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Road To Hana


The Hawaiian island of Maui is in a league of its own. If there is such a thing as paradise on earth it can be found here. Remote wind swept beaches are a mecca for surfers from the world over. Upscale family friendly resorts, golf courses and delicious dining options abound on the western coast of Maui. 

Maui’s west coast is dry and the lava strewn landscape is dotted by relatively calm beaches where snorkeling and lazing on the white/black sands is a favorite pastime of mine. But don’t be fooled by the glamor of it all. The eastern (windward) side is wilder and more exciting and boasts Maui’s best know attraction – The Hana Highway (colloquially referred to as The Road to Hana). Although only 60 odd miles long, an uninterrupted car-trip takes about 2.5 hours to drive, since the highway is very windy and narrow and passes over 59 bridges, most of which one lane only. 

But why is it so special? As one drives past Kahului and through the “hippy” town of Pa’ia, you will notice a sudden change in scenery. From a dry arid landscape you suddenly emerge into a green paradise. Palms, banana and avocado plantations appear as if by magic. The eastern side of Maui is blessed with plentiful rain; so much so that it qualifies as a lush tropical rain forest by all standards. 

As one continues down the ‘highway’ you will cross over dozens of bridges, and blind hairpin turns (620 in all). Many of the concrete and steel bridges date back to early 20th century built by one-handed pioneer and his often coerced team of foreign laborers. What started in 1910 as an irrigation system to harness the countless streams and waterfalls, is today the backbone of The Road to Hana. 

What psyches me most about this iconic road trip? My Top 5 reasons: 

1. The Flora – I never cease to be amazed by ginger plants that grip the slushy slopes and grow as tall as trees, stately Rainbow eucalyptus that line the roadside, thick bamboo forests and millions of fern species and wild fruit trees including avocados literally falling off the trees!

2. Waterfalls & hiking trails – Oheo Gulch Trail to the Seven Sacred Pools (marker #54) is a favorite place to escape to the scents and sounds of lush jungle.  As a thrill seeking adventurer, the dozens of falls that dot the hillsides is a big draw for me. I always make it a point to trudge over muddy trails to find a waterfall to jump off into the chilly fresh water pool below! Not for everyone, but the 30/40 foot drops give me an adrenaline high. My favorite is Hanawi Falls (mile marker #24) – please watch this video of me taking the leap. Tip – flash floods occur frequently so be aware of the weather, paying close attention to posted signs. Heavy overcast or rainy conditions are a definite warning sign. 

3. Beaches – Hamoa Beach – A postcard-perfect 100′ wide by 1000′ long crescent (marker #50), it is ranked up high with other famous beaches in the resort areas of Maui. Surrounded by cliffs, it is also a popular surf break. Bring your boogie boards and snorkeling is good especially on the left side. Kaihalulu (Red Sand) Beach is a dramatic and beautiful hidden cove unlike any other. The ocean outside the cove is almost always a deep, almost Kool-Aid blue. This crescent-shaped beach is cut deep into the Ka’uiki Head cinder cone, whose rust-red lava cinder cliffs lend the beach sands their vibrant red.Wai’anapanapa Beach is also a black sand beach (marker #32) – it offers spectacular views of a rugged shoreline, sea arches and bathrooms. The water is rough though so swimming is marginal.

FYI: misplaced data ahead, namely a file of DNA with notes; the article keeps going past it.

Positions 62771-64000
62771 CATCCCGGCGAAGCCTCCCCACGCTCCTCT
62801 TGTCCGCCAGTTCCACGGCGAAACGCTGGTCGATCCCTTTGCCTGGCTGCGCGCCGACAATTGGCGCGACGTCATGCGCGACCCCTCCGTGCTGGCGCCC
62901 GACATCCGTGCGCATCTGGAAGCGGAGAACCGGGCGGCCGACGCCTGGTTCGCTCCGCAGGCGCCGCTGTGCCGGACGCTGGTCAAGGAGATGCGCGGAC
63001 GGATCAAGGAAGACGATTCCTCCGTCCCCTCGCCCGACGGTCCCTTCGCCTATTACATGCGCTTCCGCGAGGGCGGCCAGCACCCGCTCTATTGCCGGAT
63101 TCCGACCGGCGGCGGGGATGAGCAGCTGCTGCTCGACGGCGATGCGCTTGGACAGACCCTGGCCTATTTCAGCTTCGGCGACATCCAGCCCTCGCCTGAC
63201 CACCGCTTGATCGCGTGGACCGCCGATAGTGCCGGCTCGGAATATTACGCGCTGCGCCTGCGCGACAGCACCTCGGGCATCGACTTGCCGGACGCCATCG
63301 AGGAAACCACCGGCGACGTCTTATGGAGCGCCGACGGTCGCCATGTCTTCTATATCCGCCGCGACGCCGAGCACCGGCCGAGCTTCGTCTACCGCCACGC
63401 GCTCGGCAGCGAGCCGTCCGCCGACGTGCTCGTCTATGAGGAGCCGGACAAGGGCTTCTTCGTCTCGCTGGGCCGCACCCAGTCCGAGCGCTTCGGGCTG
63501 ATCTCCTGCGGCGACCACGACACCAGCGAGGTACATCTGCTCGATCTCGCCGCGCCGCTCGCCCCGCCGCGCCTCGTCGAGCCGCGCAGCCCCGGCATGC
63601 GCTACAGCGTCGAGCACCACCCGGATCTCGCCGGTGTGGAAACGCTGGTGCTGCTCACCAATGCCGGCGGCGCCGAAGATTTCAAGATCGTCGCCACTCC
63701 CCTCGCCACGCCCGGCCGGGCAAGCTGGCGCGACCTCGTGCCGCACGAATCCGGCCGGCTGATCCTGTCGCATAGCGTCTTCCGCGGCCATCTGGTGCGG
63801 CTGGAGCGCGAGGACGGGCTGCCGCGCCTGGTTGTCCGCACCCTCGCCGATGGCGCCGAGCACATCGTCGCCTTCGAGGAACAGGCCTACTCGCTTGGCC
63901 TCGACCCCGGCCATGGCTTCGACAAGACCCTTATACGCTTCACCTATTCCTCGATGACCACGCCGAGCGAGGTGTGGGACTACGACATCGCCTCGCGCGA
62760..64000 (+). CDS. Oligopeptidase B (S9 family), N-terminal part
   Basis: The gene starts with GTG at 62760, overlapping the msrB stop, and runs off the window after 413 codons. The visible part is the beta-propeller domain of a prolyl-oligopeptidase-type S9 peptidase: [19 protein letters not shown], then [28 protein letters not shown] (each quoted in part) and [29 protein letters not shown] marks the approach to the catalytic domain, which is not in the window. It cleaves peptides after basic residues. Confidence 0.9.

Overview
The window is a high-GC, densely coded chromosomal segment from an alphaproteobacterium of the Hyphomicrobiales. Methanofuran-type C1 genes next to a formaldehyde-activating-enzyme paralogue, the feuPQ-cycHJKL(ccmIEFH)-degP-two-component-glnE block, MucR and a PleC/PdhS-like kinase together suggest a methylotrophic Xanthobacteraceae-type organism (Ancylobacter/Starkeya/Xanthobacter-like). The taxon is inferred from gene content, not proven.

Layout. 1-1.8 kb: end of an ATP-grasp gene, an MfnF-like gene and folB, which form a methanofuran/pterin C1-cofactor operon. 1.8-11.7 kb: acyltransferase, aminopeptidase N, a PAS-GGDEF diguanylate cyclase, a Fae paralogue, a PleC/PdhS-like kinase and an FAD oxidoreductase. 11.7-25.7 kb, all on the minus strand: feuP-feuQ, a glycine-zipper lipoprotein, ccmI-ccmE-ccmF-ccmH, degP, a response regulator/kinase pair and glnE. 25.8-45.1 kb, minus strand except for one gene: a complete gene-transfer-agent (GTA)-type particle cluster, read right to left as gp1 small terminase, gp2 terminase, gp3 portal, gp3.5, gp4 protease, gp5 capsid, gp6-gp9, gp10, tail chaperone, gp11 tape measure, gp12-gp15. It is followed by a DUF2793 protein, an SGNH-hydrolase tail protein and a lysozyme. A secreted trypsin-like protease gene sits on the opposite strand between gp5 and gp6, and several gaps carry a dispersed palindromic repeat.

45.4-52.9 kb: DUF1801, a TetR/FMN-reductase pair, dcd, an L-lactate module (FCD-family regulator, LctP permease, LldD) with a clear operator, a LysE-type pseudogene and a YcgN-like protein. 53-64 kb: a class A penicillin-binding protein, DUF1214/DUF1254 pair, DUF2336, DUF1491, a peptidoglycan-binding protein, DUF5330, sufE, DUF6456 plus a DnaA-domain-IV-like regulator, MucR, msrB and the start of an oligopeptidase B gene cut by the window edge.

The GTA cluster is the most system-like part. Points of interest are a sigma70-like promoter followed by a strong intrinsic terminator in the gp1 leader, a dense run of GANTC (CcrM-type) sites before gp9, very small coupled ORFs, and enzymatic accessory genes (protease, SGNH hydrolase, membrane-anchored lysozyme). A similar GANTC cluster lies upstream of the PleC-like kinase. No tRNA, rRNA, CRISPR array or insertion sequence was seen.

4. Hidden lava tubes in the jungle – I would not have known of these except for my expert local guide Gustav. Born a Brazilian he has made Hawaii his home and knows it all. He led us through and under hidden root systems of giant banyan trees only to discover large underground lava caves and tunnels. Most visitors to Hana miss these hidden gems. 

5. The Coup de Grace – is the journey beyond Hana to the back of Haleakala Volcano. Getting to Hana takes nearly an entire day, so resort hungry visitors head back to their hotels. Mistake! Drive past Hana, after a brief stop for ice cream and aromatic Kona coffee and you will be amazed by the fast changing landscape. The trees disappear, fast replaced by scrub and heather and a vast expanse that jumps up at you – the backside of the Haleakala Volcano, standing nearly 10000 ft high. But it’s not the volcano that will be your feast for the day. It’s the amazing sunset that will greet you as you scramble up hillsides to glimpse the rainbow of colors as the sun dips into the vast blue Pacific sprawled below you. Dress warm as the winds scream fiercely over the hillsides. The rewarding sight is arguably one of the best sunsets to behold! 

Food &  Local delicacies – every few miles food lovers take respite and must stop at the roadside stalls selling lillikoi, pineapples, bananas and mouth watering mangoes and coconuts; the freshness of them all makes my mouth water as I recap my recent trip. When I first began traveling down the Road to Hana, one had to carry a packed lunch/snack and liquids. Only fruit, banana bread and smoothies were available. Now, you can get good hot meals along the way. Note that most stalls close at 6:00 pm with some shutting even earlier at 4PM. The Road to Hana is a must do and you will be awestruck. Take my word for it. Hope I have inspired you to travel to Maui and experience this adventure. Drop me a line on info@xplorearth.us or call me on +1 732-266-0224 if you have any questions and I will be happy to help plan your Maui trip.